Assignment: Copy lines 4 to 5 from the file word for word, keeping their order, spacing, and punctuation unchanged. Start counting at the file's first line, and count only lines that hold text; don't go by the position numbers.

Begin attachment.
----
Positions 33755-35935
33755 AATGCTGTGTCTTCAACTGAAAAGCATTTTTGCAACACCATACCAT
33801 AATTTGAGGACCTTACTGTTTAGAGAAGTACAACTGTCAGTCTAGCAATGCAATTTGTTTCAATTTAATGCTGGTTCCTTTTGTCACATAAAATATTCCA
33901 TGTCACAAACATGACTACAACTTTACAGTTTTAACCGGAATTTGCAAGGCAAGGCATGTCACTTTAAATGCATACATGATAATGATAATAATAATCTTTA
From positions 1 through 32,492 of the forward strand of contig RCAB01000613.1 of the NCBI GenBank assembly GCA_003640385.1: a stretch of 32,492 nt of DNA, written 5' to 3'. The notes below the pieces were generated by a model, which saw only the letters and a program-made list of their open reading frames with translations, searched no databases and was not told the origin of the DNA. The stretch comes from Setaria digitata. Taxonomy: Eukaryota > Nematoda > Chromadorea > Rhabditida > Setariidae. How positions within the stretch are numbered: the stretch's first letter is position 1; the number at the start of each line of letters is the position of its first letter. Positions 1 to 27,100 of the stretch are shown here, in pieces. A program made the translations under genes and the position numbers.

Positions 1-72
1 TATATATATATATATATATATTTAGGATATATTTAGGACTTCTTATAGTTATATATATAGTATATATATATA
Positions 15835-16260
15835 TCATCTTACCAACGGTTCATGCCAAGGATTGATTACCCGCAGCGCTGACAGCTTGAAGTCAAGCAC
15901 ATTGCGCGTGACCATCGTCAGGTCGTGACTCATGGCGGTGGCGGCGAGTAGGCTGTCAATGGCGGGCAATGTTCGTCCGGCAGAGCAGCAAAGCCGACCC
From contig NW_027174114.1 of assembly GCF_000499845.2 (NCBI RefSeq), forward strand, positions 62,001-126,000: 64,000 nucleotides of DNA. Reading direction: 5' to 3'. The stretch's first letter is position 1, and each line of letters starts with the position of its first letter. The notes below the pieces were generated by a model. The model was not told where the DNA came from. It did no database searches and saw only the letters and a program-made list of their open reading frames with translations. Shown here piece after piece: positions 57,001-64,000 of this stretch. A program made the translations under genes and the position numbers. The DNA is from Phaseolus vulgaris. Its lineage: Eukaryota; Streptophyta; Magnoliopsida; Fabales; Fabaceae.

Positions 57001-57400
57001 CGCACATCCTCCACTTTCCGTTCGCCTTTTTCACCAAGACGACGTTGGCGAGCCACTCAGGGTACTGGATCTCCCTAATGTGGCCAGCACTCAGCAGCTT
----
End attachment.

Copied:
33901 TGTCACAAACATGACTACAACTTTACAGTTTTAACCGGAATTTGCAAGGCAAGGCATGTCACTTTAAATGCATACATGATAATGATAATAATAATCTTTA
From positions 1 through 32,492 of the forward strand of contig RCAB01000613.1 of the NCBI GenBank assembly GCA_003640385.1: a stretch of 32,492 nt of DNA, written 5' to 3'. The notes below the pieces were generated by a model, which saw only the letters and a program-made list of their open reading frames with translations, searched no databases and was not told the origin of the DNA. The stretch comes from Setaria digitata. Taxonomy: Eukaryota > Nematoda > Chromadorea > Rhabditida > Setariidae. How positions within the stretch are numbered: the stretch's first letter is position 1; the number at the start of each line of letters is the position of its first letter. Positions 1 to 27,100 of the stretch are shown here, in pieces. A program made the translations under genes and the position numbers.